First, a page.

Themes / Standardization


In the laboratory industry, there are ongoing developments in standardization to ensure the quality, reliability and traceability of laboratory testing and analysis. With the ongoing digitization of society, more and more norms and standards have been developed in various sectors to regulate digital processes, information security and data exchange.

Digital processes

Information systems have become a critical part of laboratory operations. IT systems manage laboratory processes, including sample tracking, data capture, reporting and quality management. With the introduction of new measurement methods and the development of new technologies, such as dna research, laboratories are producing increasing amounts of data. In addition, more and more laboratories are opting for a cloud-based information system to be more flexible and effiencient with limited resources. It is becoming more important for software vendors to develop secure products and follow best practices for securing their systems.

With developments in robotics, routine operations on the laboratory shop floor can be increasingly automated. Suppliers of robotics are bundling hardware packages together with software to facilitate implementation. New generations of robots are easier to use, and there is a clear trend toward user interfaces that allow simple, icon-based programming and manual guidance of robots. Standards have been developed to ensure the interoperability and safety of automated laboratory equipment, as well as to ensure the safety of laboratory personnel. 

Information security

Information security is the set of preventive, detective, repressive and corrective measures that guarantee the availability, exclusivity and integrity of all forms of information within an organization. First, these are measures related to the organization itself, such as establishing policies, performing risk assessments, training employees and implementing procedures. Next, these measures relate to the technology used to process data, such as firewalls, antivirus software, and encryption. In addition, these are measures related to the physical security of data, such as securing servers and restricting access to sensitive areas.

Standards organizations have developed standards that focus on data security in laboratories, including guidelines for securely storing, transferring and processing laboratory data. Examples include ISO 27001 (information security) and ISO 27701 (privacy information management). In addition to these ISO standards, laboratories must comply with laws and regulations related to data protection and privacy, such as the AVG in the European Union. Standardization can help develop standards for compliance with such regulations. In addition, the sharing of anomalous measurement results to set standards has become increasingly important and is also legally enforced. There are standardization efforts aimed at sharing this information between laboratories and the broader community.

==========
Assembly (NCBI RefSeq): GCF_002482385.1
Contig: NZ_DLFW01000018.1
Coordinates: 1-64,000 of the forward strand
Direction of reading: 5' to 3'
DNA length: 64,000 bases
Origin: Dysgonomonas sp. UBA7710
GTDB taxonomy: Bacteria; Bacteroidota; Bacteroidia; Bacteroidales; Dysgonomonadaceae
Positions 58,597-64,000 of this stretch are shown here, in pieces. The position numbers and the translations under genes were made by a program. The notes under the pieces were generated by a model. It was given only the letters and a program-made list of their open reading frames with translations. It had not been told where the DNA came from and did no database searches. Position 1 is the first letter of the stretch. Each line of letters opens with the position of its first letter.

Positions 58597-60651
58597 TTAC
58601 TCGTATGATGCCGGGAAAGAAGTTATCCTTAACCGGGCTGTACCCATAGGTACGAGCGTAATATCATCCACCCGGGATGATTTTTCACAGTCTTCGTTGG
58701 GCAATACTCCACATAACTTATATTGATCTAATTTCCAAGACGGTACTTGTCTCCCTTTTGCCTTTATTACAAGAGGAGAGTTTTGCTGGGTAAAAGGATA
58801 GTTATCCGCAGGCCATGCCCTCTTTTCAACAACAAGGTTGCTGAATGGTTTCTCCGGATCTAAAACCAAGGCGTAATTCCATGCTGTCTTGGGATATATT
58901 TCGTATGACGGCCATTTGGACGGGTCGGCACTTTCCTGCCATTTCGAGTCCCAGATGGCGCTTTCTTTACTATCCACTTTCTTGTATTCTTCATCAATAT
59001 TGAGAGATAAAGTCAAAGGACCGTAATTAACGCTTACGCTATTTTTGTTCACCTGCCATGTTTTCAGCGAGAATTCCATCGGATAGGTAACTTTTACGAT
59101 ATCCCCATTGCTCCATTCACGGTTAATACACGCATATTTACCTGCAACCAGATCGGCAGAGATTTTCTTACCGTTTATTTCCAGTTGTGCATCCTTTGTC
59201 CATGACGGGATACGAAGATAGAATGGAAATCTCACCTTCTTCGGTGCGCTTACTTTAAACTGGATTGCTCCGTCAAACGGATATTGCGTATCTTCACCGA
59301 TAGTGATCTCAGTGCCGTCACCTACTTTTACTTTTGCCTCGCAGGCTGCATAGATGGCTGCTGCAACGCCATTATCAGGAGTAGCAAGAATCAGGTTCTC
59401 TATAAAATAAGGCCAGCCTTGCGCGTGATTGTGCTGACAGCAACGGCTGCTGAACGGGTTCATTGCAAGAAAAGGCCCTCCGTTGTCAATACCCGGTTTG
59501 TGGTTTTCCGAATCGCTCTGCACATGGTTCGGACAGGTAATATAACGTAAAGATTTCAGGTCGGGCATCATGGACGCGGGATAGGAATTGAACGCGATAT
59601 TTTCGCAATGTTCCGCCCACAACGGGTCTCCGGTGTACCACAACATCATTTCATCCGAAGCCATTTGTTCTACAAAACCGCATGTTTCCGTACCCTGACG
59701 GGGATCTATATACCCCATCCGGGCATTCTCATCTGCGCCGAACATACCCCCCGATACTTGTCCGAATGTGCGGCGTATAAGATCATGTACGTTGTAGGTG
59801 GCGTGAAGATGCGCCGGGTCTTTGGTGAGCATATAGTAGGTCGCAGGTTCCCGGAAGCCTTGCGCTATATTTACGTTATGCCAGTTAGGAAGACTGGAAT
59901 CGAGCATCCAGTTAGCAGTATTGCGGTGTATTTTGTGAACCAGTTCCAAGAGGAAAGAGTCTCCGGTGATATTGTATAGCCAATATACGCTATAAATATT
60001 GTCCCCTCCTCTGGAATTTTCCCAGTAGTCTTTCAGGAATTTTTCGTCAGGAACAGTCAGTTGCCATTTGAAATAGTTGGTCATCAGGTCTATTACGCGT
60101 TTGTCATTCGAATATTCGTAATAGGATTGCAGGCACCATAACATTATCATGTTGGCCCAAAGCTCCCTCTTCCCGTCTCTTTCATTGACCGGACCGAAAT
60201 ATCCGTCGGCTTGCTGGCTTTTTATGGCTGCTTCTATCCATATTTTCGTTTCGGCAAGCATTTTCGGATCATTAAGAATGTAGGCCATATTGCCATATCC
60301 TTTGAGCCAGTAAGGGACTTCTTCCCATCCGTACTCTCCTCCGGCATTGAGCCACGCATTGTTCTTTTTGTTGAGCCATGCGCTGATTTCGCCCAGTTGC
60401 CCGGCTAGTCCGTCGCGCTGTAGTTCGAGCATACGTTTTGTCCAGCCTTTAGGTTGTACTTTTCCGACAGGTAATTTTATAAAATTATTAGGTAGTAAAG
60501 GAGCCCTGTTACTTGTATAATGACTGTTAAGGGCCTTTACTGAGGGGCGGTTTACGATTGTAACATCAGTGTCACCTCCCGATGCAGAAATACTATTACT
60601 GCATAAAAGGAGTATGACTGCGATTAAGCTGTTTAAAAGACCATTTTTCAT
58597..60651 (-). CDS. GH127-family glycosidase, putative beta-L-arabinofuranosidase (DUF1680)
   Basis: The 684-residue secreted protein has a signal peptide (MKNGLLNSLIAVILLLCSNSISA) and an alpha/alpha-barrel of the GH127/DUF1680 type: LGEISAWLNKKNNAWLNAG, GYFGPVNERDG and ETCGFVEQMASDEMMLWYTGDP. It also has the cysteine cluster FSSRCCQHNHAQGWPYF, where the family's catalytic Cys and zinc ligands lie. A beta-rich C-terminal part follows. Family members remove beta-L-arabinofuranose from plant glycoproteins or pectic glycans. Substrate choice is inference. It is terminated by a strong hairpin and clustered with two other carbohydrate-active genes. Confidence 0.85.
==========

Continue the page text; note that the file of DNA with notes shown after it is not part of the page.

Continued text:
Data exchange

Standards-based data exchange is the process of exchanging data between different systems or applications using a common set of rules and guidelines. These rules and guidelines are defined in a standard. Using standards for data exchange offers several advantages:
  • It ensures interoperability between different systems and applications, making it easier to share and use data
  • There is consistency in the way data is stored and exchanged, reducing errors and inconsistencies
  • It increases efficiency by reducing the need for custom interfaces and conversions between different systems
For the exchange and analysis of laboratory data, the following 3 laboratory/sector specific standards, among others, are used:

  1. The Foundation for Infrastructure Quality Assurance Soil Management (SIKB) is a Dutch organization dedicated to improving the quality of soil management and soil use SIKB develops and manages guidelines, protocols and certification schemes for soil management and soil remediation. An example of a SIKB standard is the BRL SIKB 1000, which relates to the sampling of soil, dredged material and building materials. This standard describes the requirements that sampling must meet to ensure reliable and representative results.

  2. The Aquo standard is the Dutch standard for exchanging data within the water sector. It is a semantic standard that defines the meaning of concepts and data and their interrelationships. The Aquo standard consists of three parts: concepts, domain tables and information models. The glossary contains the meaning of terms and their interrelationships. The domain tables contain lists of domain values used in the information models. The information models contain data elements over which information can be exchanged and the relationships between those elements.

  3. LOINC is a coding system in the medical field and aims to standardize concepts of laboratory requisitions, laboratory results and clinical concepts. LOINC was developed in 1994 by the Regenstrief Institute to meet the growing demand for automation to process coded laboratory requests and results. Although every laboratory does use a coding system, when electronically exchanging data between multiple parties, it is essential that measurements and results can be unambiguously identified. LOINC stands for Logical Observation, Identifiers, Names and Codes. The scope of LOINC includes laboratory observations and other clinical observations. The laboratory part of LOINC consists of the following areas: chemistry, hematology, serology, microbiology, toxicology, parasitology and virology.